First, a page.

What it’s mean ?
DMARC – is an improved standard to protect your brand name – stands for “Domain-based Message Authentication, Reporting & Conformance”, is an email authentication, policy, and reporting protocol. It builds on the widely deployed SPF and DKIM protocols.
If you want to protect your domain with DMARC or use DMARC to filter spam and you use Office 365 Exchange online protection, note that Microsoft decided to alter normal DMARC policy. Imagine a domain protects itself and a forged message was identified as DMARC=fail and policy is set to reject with 100%. DMARC policy example: v=DMARC1;p=reject;pct=100
In this case Office 365 will ignore reject and will deliver email marked as spam. A header will contain “dmarc=fail action=oreject” (oreject being overwritten reject.)
Here is how Microsoft justifies this design decision
“If the DMARC policy of the sending server is p=reject, EOP marks the message as spam instead of rejecting it. In other words, for inbound email, Office 365 treats p=reject and p=quarantine the same way.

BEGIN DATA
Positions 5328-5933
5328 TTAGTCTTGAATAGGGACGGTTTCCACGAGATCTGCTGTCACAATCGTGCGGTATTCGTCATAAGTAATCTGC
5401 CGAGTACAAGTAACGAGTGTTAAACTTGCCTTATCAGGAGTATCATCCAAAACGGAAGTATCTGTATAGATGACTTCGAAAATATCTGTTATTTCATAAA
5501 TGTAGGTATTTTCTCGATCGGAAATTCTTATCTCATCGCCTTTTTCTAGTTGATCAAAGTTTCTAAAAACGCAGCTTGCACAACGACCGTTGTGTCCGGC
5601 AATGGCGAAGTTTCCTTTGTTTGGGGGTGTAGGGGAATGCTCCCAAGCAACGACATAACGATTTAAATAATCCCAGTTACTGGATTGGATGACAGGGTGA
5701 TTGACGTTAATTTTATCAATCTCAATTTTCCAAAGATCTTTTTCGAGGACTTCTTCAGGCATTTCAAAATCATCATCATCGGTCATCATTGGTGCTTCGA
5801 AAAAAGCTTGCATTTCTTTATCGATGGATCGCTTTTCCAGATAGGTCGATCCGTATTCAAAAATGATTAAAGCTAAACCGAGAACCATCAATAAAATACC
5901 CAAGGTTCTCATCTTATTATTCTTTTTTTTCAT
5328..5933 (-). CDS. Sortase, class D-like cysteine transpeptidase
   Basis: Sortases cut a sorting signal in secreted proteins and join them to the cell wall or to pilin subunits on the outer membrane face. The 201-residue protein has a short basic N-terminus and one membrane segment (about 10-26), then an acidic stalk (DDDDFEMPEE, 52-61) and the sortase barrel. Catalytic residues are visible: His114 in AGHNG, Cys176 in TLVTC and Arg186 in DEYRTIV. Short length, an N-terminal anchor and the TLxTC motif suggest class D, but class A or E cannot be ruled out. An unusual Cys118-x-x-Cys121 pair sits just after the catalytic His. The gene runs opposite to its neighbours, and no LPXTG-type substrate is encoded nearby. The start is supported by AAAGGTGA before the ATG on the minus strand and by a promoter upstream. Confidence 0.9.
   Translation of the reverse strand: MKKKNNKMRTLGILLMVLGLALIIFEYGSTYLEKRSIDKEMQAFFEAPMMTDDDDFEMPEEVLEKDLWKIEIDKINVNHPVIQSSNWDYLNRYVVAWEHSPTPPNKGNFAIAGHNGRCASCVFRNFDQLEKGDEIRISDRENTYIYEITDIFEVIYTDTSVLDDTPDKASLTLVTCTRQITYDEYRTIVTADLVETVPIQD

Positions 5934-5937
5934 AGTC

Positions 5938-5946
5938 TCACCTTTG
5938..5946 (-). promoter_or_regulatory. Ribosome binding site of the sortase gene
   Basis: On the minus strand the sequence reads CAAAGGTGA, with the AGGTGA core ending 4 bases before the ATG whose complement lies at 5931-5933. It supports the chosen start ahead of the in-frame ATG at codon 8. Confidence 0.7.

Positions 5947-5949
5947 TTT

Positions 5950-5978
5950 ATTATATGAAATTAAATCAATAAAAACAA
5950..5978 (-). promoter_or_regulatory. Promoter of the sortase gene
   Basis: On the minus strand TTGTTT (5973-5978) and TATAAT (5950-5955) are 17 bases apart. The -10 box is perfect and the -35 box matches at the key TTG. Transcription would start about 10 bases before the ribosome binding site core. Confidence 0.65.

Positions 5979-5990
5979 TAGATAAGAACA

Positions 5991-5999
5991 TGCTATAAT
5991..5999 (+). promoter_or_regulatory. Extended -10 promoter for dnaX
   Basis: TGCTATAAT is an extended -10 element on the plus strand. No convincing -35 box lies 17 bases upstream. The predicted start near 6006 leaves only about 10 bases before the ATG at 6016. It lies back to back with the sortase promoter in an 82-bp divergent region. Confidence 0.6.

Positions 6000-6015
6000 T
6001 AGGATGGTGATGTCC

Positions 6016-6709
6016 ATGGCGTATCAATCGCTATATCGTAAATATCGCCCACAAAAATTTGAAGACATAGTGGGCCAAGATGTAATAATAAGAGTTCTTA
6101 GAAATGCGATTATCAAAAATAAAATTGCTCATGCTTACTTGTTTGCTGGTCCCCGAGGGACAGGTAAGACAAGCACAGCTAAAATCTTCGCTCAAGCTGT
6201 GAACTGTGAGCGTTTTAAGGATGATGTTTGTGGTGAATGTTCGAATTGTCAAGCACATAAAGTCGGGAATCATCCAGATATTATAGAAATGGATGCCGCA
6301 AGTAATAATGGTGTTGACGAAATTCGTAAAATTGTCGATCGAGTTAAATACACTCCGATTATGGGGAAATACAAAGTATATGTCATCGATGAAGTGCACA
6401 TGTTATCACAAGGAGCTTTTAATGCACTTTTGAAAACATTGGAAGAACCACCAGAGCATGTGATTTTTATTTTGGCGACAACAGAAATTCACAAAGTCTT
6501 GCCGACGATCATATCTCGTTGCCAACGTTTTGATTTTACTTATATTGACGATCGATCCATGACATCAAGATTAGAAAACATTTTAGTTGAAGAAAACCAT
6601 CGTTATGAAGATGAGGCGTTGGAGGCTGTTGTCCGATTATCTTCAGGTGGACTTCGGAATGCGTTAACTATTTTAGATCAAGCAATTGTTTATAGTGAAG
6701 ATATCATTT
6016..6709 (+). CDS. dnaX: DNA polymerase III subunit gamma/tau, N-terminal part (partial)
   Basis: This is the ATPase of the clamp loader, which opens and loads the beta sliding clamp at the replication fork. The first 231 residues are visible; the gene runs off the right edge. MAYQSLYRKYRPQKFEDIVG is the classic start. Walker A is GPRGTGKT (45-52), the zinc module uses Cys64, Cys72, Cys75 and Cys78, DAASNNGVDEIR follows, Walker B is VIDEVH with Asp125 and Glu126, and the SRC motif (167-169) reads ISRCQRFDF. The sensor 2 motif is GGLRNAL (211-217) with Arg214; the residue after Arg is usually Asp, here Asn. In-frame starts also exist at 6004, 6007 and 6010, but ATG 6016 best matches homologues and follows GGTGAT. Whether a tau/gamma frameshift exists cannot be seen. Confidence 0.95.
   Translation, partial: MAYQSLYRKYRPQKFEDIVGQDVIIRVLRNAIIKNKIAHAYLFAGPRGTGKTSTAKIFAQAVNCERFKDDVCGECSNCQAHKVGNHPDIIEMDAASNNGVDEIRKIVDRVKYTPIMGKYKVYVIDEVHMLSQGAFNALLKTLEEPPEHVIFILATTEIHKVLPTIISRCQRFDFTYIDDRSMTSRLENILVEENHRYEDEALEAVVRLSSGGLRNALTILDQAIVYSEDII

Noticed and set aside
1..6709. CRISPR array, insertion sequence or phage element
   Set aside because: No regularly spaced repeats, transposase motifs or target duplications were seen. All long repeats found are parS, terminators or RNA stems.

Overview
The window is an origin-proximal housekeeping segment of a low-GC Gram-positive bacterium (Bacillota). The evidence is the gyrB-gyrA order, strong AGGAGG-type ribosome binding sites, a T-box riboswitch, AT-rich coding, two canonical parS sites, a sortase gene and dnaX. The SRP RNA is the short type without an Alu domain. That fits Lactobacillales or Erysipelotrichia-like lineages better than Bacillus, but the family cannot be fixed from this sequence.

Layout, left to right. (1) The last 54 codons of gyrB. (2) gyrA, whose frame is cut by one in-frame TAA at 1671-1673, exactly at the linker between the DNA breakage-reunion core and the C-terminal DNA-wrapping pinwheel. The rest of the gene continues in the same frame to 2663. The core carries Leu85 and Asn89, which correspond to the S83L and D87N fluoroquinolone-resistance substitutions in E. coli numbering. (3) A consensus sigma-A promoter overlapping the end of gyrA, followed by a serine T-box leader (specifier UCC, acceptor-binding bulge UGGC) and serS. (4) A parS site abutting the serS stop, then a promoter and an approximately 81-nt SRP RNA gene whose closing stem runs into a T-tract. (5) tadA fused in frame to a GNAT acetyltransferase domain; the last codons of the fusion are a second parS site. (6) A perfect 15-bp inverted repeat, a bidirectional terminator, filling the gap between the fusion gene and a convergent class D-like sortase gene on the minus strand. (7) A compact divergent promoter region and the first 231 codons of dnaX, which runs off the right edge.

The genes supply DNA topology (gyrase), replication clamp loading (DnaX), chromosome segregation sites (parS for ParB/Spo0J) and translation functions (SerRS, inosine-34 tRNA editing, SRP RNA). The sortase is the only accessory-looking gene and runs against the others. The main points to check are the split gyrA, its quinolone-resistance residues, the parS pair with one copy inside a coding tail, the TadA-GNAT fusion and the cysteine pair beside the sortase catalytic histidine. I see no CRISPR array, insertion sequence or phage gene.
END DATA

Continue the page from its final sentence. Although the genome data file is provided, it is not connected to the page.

Office 365 is configured like this because some legitimate email may fail DMARC. For example, a message might fail DMARC if it is sent to a mailing list that then relays the message to all list participants. If Office 365 rejected these messages, people could lose legitimate email and have no way to retrieve it. Instead, these messages will still fail DMARC but they will be marked as spam and not rejected. If desired, users can still get these messages in their inbox through these methods:
- Users add safe senders individually by using their email client
- Administrators create an Exchange mail flow rule (also known as a transport rule) for all users that allows messages for those particular senders.”
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